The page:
Learn Improv has a smaller list, but the descriptions are pretty good and their list is also categorized. Access their lists using the Structures box on the side.

The Living Playbook hasn't been updated for awhile (the current list is dated from 2001), but it is a long list of long and short form games along with a glossary.

Long Form Stuff Shaun Has ... is a list of long form structures that Chicago's Shaun Himmerick has collected from a variety of source. The descriptions are pretty good although brief.

Idiotica has a smaller list, and the descriptions aren't detailed, but they do try to rate the characteristics of each game. Each game is given a score between 0 and 5 for Character, Plot, Timing, Mime, and Group Mind.

Fuzzy's Game List is an older list that hasn't been updated for awhile, but is still out there and worth looking over.

Mark's Guide to Whose Line Is It Anyway, The Games is a fun site where a lot of the games seen on the Who's Line Is It Anyway TV show are listed. The descriptions are limited, but they include a sample of the dialog. It's a fun list.

The Spolin Games list games promoted by The Spolin Center. The group promotes the work of Viola Spolin, one of the founders of modern improv. The descriptions are way too short, but they do give you a sense of the games.

FNI Games is a site listing the games played by the FNI (Friday Night Improv) in Pittsburgh. A short list, but I sometimes like seeing this kind of focused list.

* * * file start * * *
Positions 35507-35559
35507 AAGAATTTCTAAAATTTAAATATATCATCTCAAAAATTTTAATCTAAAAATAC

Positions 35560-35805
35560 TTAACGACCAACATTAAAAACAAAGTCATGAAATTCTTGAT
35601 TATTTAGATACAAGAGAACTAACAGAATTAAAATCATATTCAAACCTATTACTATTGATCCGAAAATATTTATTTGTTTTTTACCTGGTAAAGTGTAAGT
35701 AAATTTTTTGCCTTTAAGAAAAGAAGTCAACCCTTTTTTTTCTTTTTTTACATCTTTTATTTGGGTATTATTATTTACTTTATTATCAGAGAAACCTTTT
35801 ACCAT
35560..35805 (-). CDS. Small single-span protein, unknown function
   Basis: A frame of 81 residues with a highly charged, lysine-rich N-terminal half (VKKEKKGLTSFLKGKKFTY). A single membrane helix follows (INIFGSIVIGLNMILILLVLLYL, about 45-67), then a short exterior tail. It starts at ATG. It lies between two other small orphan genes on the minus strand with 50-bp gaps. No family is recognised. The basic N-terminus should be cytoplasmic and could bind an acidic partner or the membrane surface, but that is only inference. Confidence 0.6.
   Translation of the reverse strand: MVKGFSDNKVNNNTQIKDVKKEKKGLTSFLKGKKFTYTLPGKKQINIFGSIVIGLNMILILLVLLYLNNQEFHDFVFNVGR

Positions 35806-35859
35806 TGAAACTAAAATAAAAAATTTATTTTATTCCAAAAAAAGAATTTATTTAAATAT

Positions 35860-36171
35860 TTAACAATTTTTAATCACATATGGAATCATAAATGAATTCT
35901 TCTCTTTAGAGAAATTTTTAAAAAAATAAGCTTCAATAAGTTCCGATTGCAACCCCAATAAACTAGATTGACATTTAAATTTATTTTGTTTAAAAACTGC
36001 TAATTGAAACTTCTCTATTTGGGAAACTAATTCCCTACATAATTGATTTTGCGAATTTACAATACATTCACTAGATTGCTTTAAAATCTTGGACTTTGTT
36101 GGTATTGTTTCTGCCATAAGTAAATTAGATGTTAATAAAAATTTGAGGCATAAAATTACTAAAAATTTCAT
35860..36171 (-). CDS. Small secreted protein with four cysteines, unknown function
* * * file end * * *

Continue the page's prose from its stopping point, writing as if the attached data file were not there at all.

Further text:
Improv Games for Rehearsal and Performance is an interesting site that has a short description of a large group of games. I'm not certain who put this list together, but it's a nice list.

Improv Games for Kids is a nice little list of improv games that are appropriate for kids.

The Correct Way to Improvise

Bill Arnet is an experienced improviser at I.O. Chicago (Improv Olympic) and wrote a short piece about various ways of approaching an improv scene, especially at the opening. It definitely got me thinking, and I plan on trying his "slice from typical life" opening this Wednesday during the last hour. By the way, the heading for this entry is the name of his article, not a policy of the SBIW.

Reaction vs. Response

I just read an interesting article by Jeff Miller titled Emotional Truth in Improvisation. He discusses the problem I see in a lot of improv scenes (mine very much included) where the player is so focused on an interesting response, that he or she loses any real (or believable) emotional reaction to an offer. He deconstructs the Reaction from the Response to an offer, and I think gives a good structure for getting away from over-intellectualizing in a scene. It's a short article, and well worth reading.

Improv Everywhere

I came across the Improv Everywhere website which organizes what I would call "street improv" in NYC. In their own words, "Improv Everywhere causes scenes of chaos and joy in public places". I have a real fondness for this form of guerrilla theater, and envy/admiration for what they've already accomplished. I found the court document from their No Pants Case interesting and a bit reassuring that the justice system can allow for some random acts of fun.

Improv Glossary